A Chapter 13 payment plan is a remarkably good way to catch up on back mortgage payments, but it's also a good way to keep options open on your home if things don't go as planned.
Chapter 13's Unique Powers
For a long list of reasons, Chapter 13 is an excellent way to save your home:
- It reduces and sometimes even eliminates most or all of your other debts, enabling you to focus on paying your home obligations.
- Sometimes it can both reduce how much you pay on your home each month and give you years to catch up on those home obligations that must be paid, including back payments on your mortgage itself. It reduces how much you need to pay monthly and in the long run by "stripping" a second mortgage: eliminating or vastly reducing what you have to pay on that second mortgage.
- Chapter 13 can get rid of judgment liens (the same way as Chapter 7 can).
- Unlike Chapter 7, it can keep protecting you from special, otherwise very powerful creditors with liens on your home-such as the IRS, state and county tax agencies, home repair contractors, and even your ex-spouse and support enforcement agencies-while you pay them off during your case.
Chapter 13's Limits
But there are definitely limits to what you can do through Chapter 13. For example you cannot reduce your FIRST mortgage monthly payment, nor its balance. That's true even if your home is "underwater"-worth less than the first mortgage. And if you are not current on your mortgage payments, you must catch up during your Chapter 13 case, while also having enough disposable income to keep current on your regular monthly payments, plus on your property taxes and insurance.
So, Chapter 13 is a great tool for keep your home, but it has its limits. If you did succeed in paying what is required throughout your Chapter 13 plan, you would finish it being current on your home and otherwise likely free of all debts. But what happens in Chapter 13 to your home if you can't make your plan payments and/or your regular mortgage payments perfectly because of unexpected circumstances?
Chapter 13's Flexibility
Our recent blog asked " Can I Modify or Change My Chapter 13 Bankruptcy ?" Please read that if you haven't already for appropriate background information. Today's blog addresses that question but focusing on your home. We look at two angles: 1) changes in your circumstances leaving you still wanting to and able to keep your house; 2) changes leaving you wanting or needing to let go of your house.
Still Keeping Your Home
If in the midst of your Chapter 13 case your income is reduced or expenses are significantly increased so you can't pay your full plan payment, your attorney may be able to change the terms of your plan enough to solve your problem. It's impossible to generalize, because Chapter 13 plans can be very different, with varying degrees of flexibility within them.
But to get a feel how this works in practice, here's an example of some changed circumstances which did allow the keeping of a home. Consider a situation in which a husband and wife both work, together making a decent income. But then husband loses his job, is unemployed for months, and finds a new job at a lower income. So they file a Chapter 13 case because they'd fallen behind on their mortgage during his unemployment. Their 3-year Chapter 13 plan was designed to catch up their mortgage and pay 50% of their other debts. But now two years into their case, the wife's income also gets significantly reduced so that they can no longer afford their plan payment. But they want to continue staying in their home so that their school-aged children can stay in their local schools. In this scenario there's a good chance that their plan payment could be significantly reduced by stretching out the plan an additional two years (totaling at most five yers) and likely reducing or possibly even eliminating the percentage being paid to their other creditors.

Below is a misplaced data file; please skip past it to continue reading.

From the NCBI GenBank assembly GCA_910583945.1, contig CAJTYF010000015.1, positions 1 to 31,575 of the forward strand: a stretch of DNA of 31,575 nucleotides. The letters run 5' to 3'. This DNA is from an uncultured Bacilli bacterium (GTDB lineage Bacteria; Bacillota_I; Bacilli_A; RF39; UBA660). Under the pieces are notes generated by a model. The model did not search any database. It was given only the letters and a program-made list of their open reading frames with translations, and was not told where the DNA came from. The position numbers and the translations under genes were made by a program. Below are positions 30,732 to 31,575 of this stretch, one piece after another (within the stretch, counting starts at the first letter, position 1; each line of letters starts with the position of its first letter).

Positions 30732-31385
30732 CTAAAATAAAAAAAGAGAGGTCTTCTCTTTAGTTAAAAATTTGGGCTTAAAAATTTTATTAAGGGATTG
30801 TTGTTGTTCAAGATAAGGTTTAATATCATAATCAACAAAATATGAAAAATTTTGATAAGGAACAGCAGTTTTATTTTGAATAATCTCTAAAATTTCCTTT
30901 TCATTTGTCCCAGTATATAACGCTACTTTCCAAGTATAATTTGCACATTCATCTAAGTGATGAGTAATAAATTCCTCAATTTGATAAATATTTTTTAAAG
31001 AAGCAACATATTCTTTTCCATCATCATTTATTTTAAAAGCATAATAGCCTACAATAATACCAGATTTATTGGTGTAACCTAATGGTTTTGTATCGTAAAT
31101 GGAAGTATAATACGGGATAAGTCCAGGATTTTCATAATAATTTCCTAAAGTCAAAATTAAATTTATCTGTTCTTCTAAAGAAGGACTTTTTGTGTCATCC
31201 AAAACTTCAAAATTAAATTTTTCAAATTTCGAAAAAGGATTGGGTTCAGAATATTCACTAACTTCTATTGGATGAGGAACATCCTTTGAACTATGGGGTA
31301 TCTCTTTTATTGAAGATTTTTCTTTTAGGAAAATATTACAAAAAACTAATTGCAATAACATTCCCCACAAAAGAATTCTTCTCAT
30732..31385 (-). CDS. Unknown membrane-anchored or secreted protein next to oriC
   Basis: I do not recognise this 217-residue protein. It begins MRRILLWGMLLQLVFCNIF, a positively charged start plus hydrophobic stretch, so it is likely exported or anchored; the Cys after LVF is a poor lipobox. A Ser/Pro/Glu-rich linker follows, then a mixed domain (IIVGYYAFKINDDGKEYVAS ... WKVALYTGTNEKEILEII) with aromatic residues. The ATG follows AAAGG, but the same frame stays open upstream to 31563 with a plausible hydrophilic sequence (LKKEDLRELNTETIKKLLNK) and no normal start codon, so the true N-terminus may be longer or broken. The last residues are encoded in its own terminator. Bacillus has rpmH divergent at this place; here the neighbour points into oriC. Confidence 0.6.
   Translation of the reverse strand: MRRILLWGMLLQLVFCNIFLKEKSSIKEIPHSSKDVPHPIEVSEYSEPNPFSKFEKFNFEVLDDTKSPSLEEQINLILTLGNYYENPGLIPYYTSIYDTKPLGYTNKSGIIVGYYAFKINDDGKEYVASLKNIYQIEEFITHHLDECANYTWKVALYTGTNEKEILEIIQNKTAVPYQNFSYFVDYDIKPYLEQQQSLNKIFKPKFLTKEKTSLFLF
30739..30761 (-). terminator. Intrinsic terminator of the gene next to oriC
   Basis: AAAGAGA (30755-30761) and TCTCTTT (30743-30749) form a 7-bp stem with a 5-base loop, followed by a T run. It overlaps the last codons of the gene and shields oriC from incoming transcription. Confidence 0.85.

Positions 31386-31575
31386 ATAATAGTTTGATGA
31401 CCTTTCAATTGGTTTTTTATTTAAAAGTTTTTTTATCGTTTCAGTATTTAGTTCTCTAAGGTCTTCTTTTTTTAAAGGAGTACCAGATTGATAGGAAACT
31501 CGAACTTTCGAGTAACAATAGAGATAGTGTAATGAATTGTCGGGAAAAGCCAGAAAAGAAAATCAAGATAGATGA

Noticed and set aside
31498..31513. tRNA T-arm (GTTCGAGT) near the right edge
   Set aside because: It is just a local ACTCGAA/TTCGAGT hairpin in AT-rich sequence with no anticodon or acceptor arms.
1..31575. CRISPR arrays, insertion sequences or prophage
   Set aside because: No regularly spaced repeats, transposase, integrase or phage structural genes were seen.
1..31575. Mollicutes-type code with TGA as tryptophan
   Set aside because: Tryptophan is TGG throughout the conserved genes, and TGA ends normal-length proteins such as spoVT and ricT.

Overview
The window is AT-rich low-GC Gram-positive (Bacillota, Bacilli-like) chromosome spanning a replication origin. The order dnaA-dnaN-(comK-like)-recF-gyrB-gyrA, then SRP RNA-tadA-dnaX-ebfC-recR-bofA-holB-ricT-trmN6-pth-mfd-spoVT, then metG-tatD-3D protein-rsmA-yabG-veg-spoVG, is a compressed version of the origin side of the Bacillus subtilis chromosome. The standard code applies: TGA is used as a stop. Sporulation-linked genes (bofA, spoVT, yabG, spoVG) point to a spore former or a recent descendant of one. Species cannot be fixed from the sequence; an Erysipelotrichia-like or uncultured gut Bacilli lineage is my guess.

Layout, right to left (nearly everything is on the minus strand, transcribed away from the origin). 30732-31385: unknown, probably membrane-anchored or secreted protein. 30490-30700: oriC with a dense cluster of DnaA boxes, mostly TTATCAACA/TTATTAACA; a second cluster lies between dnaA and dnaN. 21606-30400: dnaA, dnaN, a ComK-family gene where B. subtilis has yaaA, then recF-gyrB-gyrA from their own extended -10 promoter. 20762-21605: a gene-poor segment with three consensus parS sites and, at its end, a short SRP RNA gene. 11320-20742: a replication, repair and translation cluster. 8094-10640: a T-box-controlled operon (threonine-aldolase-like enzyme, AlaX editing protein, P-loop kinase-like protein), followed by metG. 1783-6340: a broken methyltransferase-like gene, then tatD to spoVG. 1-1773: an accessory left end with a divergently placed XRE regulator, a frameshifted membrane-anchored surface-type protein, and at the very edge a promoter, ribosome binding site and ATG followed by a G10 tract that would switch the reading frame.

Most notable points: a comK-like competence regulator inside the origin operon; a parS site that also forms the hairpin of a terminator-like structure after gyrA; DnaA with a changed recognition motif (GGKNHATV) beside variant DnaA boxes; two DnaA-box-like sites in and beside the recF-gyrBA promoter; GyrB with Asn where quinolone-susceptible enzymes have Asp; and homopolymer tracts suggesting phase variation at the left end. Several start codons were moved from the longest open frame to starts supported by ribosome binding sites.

Letting Go of Your Home
Sometimes people file a Chapter 13 case with the specific intent to stay in their home for a limited time. If their house is under foreclosure, they may only want or need to stay a few months more than would be possible under Chapter 7. Or they may intend to sell or let go of the house a few years later, such as when a child finishes high school or when the folks are ready to retire. Or, sometimes people do want to try to keep their home permanently, but recognize that their future income is not necessarily reliable.
In these situations it's good to know that Chapter 13 can buy you time in your home-either a few months or often a few years-and then let you sell or surrender it in advantageous ways.
For example, in the unusual situation that you have no debts other than your home, or none that you couldn't handle, at any time during your Chapter 13 case you can dismiss (close) it, and then sell or surrender your home.
In the much more likely scenario that you do have other debts, you could "convert" your Chapter 13 case into a Chapter 7 one, with the timing of the sale or surrender of the home depending on the circumstances of the case. This gives you the benefit of discharging (writing off) all or most of your other debts.
Finally, if you qualify for a "hardship discharge" (see our earlier blog referred to above for more about this option), that could be done in conjunction with a sale or surrender of the house as well, also usually leaving you with a fresh start.
The bottom line is that Chapter 13 can be a great way to hang onto your home permanently, but it also comes with a fair amount of flexibility if you end up keeping it only temporarily, either intentionally or because your circumstances change.